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Thread: Question on hard links and symbolic links

  1. #1
    Join Date
    Jul 2009

    Question on hard links and symbolic links

    I know the basic difference between hard links and symbolic links, and how to control which kind one makes with 'ln' vs. 'ln -s'. There's something in the Ubuntu Pocket Guide that leaves me a bit puzzled, though:

    ‐s : Create symbolic link, rather than hard link. In nearly all situations, a symbolic link is preferable, making this practically a prerequisite command option
    I'm not clear on why one would consider symbolic links preferable to hard links in nearly all situations. In particular, I've had some recent problems with symbolic links breaking when I reorganized my directory structure, moving and renaming some files and directories; the hard links didn't break, of course, and didn't have to be recreated.

    In some situations, of course (e.g. making a link across different filesystems) a hard link is not possible, or is fairly difficult and dangerous (e.g. hard-linking to a directory). But those situations seem rather the exception than the rule. The only reason I've thought of why a symbolic link might be preferable to a hard link is when you want it to be clear which location has the real or original file and which has a link to it; e.g. if you're afraid you might forget that two paths refer to the same underlying file, and edit one while intending to leave the other one in its original state, forgetting that they're references to the same thing. Or if you're trying to free up disk space and you delete a large file, but no space is freed because there still exist one or more other hard links to it... Could there be security problems with different hard links to a file having different permissions? I did a quick test, making a file, making a hard link to it, then 'chmod -w' on the first file, then did 'ls -l' and saw that the second file also became read-only. I'm not absolutely sure that a permission discrepancy couldn't occur under some other circumstances, but my understanding is that permissions and ownership information are in the (necessarily single) inode, not the (possibly multiple) directory entries.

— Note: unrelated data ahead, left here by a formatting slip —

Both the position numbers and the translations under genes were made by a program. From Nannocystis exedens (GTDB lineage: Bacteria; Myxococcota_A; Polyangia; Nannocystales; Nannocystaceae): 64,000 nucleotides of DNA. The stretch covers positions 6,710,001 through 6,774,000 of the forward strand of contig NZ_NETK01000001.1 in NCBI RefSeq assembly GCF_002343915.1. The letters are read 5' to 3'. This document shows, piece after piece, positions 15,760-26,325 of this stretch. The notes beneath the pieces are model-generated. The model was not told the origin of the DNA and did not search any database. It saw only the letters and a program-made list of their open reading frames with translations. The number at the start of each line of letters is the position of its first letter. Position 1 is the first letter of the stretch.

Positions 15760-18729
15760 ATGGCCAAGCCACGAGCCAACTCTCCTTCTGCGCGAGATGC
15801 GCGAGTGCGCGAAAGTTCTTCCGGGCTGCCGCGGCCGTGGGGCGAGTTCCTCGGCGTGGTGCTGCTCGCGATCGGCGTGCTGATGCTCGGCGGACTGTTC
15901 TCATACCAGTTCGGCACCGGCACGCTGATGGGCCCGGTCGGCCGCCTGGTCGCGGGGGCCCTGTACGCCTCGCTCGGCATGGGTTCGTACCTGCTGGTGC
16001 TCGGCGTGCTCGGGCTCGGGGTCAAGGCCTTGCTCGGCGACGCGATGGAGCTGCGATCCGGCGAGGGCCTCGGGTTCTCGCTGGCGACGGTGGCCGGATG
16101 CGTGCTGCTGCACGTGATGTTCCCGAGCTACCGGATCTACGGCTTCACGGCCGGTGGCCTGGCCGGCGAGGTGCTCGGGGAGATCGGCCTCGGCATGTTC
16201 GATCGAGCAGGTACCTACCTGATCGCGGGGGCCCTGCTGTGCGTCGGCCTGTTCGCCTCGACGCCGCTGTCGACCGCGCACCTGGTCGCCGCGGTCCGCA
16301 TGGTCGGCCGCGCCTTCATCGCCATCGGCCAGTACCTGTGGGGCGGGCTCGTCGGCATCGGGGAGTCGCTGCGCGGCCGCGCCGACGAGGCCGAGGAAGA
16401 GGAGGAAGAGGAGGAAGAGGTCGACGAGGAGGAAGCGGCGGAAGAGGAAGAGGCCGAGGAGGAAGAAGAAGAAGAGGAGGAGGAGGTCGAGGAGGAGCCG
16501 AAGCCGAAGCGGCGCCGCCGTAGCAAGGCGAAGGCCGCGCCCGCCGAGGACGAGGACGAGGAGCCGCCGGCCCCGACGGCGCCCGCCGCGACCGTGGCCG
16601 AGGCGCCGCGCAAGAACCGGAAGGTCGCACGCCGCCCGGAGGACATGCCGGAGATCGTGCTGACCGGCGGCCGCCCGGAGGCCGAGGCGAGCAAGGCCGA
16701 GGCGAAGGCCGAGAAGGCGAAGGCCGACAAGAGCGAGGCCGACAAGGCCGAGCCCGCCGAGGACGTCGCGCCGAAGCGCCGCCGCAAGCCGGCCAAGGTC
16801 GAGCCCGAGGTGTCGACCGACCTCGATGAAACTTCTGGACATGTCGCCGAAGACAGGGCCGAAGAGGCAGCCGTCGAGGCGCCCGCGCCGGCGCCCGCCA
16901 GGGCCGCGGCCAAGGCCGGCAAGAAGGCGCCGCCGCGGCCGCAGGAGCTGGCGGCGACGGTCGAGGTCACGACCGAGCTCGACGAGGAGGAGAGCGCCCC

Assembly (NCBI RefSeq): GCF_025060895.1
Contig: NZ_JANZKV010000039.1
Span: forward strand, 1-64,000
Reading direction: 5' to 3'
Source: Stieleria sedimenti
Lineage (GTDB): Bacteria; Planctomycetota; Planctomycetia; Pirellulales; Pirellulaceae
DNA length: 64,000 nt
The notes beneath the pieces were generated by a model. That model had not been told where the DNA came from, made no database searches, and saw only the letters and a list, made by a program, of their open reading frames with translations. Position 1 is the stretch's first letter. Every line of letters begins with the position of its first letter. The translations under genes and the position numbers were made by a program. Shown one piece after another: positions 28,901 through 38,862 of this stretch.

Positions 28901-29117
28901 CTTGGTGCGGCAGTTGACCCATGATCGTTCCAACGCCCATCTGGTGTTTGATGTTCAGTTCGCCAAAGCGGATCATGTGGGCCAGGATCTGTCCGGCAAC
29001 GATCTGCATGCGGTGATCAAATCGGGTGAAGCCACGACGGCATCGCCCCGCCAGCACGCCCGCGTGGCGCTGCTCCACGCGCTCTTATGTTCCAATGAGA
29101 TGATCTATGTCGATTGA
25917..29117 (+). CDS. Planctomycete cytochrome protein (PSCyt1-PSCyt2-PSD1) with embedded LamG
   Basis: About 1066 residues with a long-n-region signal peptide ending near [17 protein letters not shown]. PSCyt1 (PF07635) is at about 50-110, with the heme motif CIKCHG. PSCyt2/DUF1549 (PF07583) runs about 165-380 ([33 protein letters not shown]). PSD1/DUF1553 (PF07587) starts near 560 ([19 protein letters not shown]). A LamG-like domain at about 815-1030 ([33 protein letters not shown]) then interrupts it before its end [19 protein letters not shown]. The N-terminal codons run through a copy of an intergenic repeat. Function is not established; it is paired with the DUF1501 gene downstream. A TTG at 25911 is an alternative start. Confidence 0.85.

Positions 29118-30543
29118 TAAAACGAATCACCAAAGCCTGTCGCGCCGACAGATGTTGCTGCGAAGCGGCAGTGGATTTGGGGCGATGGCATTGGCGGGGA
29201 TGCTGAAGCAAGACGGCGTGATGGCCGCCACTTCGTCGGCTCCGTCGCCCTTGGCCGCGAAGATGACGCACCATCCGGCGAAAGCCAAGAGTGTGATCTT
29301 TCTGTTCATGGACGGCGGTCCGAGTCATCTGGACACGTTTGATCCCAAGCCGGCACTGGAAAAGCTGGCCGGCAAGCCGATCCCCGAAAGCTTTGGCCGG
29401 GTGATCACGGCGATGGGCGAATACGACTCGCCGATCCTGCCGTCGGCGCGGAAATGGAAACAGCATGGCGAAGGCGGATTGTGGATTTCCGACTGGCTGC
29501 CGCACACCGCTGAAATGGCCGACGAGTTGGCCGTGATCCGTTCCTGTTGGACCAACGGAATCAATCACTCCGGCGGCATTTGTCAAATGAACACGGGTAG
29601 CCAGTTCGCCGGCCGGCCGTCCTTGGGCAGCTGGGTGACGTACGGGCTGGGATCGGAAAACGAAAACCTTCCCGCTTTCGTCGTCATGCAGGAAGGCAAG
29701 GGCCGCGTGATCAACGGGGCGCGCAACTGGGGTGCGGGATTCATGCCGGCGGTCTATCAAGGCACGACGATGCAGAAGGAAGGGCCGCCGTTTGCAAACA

I wonder if it might be useful to modify 'ls' and/or a file browser so that it highlights regular files with two or more hard links in some way? You can do ls -l and look at the hard link count column, of course (though Nautilus > right-click on file > Properties doesn't seem to show the hard link count, and link count doesn't seem to be among the columns you can choose to display), but that assumes you're already thinking of whether a file has multiple hard links, and the only situation I can think of where hard links would be disadvantageous is when you've forgotten there are multiple links to one file.

  2. #2
    Join Date
    Jul 2009

    Re: Question on hard links and symbolic links

    I've discovered another advantage to symbolic links, and another advantage to hard links, since I posted the above:

    1. If copying a directory hierarchy to an NTFS filesystem (presumably a fortiori if copying to an ext2 system), symbolic links within that hierarchy are preserved and don't take up extra space on the target system. But hard links result in multiple copies of the same file on the target filesytem.

    2. If copying a directory containing symbolic links to a VFAT filesystem (such as an mp3 player), neither the symbolic links nor the files they point to get copied unless you give the -L option to the cp command.

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